Pablo is the CEO at GoAigua Inc, the US subsidiary of the water utility Group Global Omnium headquartered in Valencia (Spain). We had a unique opportunity to interview Pablo and discuss the exciting technology developed by his company which can provide significant value in the ongoing fight against COVID-19, which have received some attention on US media. See the complete interview.
Pablo is the CEO at GoAigua Inc, the US subsidiary of the water utility Group Global Omnium headquartered in Valencia (Spain). He graduated in Civil and Environmental Engineer at the Polytechnic University of Valencia and UC Berkeley, and after working in Valencia’s utility as an Engineer he did his MBA at IESE Business School. He then joined the consulting firm McKinsey & Company, where he served the Madrid, Mexico City and New York Offices. After six years, he recently rejoined his family business to lead its digital expansion in North America.
We had a unique opportunity to interview Pablo and discuss the exciting technology developed by his company which can provide significant value in the ongoing fight against COVID-19, which has received some attention on US media like in this article from Yahoo Finance.
1) Go-Aigua has been in the news recently because it has developed a method with The Spanish National Research Council (CSIC) to analyze the spread of coronavirus in a community through wastewater tests. Your company is using its data platform to measure the spread of Covid-19 across city districts. Can you elaborate on how this technology was developed originally?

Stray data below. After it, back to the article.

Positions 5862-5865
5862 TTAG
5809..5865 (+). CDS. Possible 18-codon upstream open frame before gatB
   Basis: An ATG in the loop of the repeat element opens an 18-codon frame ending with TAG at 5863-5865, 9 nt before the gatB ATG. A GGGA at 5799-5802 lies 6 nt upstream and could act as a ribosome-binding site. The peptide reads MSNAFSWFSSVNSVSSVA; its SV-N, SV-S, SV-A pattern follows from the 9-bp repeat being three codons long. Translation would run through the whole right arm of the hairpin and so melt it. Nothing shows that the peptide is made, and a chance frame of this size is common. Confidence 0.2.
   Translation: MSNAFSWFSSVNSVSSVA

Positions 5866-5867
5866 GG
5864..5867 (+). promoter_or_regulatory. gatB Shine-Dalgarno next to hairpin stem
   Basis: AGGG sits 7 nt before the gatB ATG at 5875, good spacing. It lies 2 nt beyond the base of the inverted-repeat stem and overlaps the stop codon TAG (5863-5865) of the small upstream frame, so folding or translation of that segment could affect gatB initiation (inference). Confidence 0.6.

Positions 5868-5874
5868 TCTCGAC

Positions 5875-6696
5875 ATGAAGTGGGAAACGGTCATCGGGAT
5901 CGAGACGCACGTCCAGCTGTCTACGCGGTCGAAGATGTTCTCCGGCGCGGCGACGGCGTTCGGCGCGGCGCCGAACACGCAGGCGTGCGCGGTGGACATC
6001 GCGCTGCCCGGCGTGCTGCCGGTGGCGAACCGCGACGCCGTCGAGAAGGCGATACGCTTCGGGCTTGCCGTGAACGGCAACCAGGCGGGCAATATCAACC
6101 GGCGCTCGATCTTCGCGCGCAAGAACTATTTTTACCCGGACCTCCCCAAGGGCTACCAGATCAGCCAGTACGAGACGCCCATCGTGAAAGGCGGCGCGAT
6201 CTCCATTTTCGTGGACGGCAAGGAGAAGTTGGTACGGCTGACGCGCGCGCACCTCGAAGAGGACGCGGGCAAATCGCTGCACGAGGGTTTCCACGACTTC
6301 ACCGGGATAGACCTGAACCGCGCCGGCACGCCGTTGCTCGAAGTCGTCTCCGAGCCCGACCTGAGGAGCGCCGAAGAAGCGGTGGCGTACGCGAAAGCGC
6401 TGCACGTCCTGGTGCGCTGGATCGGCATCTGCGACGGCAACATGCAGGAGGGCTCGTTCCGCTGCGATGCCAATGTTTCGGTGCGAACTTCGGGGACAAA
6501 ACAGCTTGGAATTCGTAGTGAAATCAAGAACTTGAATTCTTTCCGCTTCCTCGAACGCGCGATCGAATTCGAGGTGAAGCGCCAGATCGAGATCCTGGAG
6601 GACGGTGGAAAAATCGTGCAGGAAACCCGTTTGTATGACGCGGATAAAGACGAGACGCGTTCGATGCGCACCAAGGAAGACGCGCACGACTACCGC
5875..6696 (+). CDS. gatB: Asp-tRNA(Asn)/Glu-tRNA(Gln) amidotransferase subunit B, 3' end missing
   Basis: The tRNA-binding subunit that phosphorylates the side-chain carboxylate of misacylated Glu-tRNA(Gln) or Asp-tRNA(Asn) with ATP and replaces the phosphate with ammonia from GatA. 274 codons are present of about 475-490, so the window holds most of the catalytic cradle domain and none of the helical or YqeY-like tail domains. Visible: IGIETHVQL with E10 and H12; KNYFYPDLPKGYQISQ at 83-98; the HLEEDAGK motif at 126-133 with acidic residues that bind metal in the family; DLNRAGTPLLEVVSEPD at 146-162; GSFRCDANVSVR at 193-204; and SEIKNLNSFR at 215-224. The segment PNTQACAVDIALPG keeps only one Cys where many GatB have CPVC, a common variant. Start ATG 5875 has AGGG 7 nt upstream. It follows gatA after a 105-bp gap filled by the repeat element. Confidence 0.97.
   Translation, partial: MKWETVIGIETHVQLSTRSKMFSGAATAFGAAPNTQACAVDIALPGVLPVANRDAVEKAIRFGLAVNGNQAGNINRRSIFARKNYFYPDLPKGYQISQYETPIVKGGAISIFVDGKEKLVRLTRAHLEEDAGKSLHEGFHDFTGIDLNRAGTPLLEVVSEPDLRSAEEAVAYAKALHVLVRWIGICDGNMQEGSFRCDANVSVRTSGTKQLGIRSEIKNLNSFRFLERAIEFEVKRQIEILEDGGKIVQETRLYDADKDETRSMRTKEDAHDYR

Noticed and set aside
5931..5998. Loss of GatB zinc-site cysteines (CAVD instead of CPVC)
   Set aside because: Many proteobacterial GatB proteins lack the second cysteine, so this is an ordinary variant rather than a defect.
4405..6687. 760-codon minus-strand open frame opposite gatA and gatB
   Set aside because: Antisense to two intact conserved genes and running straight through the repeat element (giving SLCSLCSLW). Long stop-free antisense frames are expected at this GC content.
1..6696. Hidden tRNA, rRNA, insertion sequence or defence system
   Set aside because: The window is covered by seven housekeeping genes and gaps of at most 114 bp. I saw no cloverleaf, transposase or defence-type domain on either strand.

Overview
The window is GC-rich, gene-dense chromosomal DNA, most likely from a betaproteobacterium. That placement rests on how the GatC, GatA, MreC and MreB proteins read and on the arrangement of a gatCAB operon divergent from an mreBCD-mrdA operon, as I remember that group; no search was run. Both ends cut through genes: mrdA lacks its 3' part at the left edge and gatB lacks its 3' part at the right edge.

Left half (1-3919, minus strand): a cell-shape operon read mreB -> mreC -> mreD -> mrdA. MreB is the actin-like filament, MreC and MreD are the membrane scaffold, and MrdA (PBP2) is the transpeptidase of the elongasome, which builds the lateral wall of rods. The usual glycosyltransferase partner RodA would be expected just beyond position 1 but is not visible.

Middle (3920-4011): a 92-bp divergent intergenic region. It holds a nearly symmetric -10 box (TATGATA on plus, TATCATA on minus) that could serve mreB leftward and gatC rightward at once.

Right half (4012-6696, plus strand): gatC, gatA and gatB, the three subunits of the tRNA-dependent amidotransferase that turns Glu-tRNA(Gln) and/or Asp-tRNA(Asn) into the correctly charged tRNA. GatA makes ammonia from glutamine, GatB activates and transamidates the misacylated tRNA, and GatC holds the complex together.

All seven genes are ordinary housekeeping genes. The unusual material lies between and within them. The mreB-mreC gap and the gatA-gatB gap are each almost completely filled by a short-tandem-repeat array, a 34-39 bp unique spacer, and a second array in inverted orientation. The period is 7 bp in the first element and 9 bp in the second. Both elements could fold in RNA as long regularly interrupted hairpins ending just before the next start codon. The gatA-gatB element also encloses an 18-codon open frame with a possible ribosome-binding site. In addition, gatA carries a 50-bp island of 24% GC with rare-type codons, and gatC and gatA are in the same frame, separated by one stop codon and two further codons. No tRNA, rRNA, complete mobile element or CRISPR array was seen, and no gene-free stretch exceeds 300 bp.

Everything started in 2017, when our laboratory facilities in Valencia started a research project with CSIC to create a surveillance system to detect different viruses (Hepatitis A amongst others) in the sewer system. After two years of research and integrating the results in our digital platform, we successfully concluded the contract in 2019. And what a timing! Two months later we realized that the methodology could be adapted to detect remains of SARS-CoC-2 (coronavirus) DNA in sewer water. In a matter of weeks we integrated the laboratory results into our smart water platform, which integrates many other data sources of the utility, and started providing near real time pictures on how the virus was spreading in the different neighborhoods of Valencia.
2) What role can this technology play in providing public officials with ways to monitor the evolution of the pandemic in a neighborhood, city, or region and what would the cost be compared to other methods?
This methodology can help health officials in three key ways. First, it can help them have an early warning of potential spikes as it detects the virus between 10 and 15 days before official cases are reported. We analyzed refrigerated samples from mid-February (before having developed the methodology) and realized that the concentration of SARS-CoV-2 DNA in the water was quite enough to start taking measures. Second, it is helping the authorities direct resources to those areas where they are most needed. As everyone knows, testing everyone is just not a possibility, but this can give a good approximation of what neighborhoods these PCR testing should be directed at. And third, it is helping us detect even the asymptomatic population. The results are just an approximation, but one that includes those people that do not present symptoms. In sum, this method is the most effective way of performing massive testing on an entire population over a period of time, and can certainly help economize resources that are limited.
3) Obviously the interest around the world in finding ways to obtain an early warning of an outbreak of COVID-19 is immense, in particular this will be key as restrictions are lifted in countries that have been able to bend the curve. How can Go-Aigua help in that process?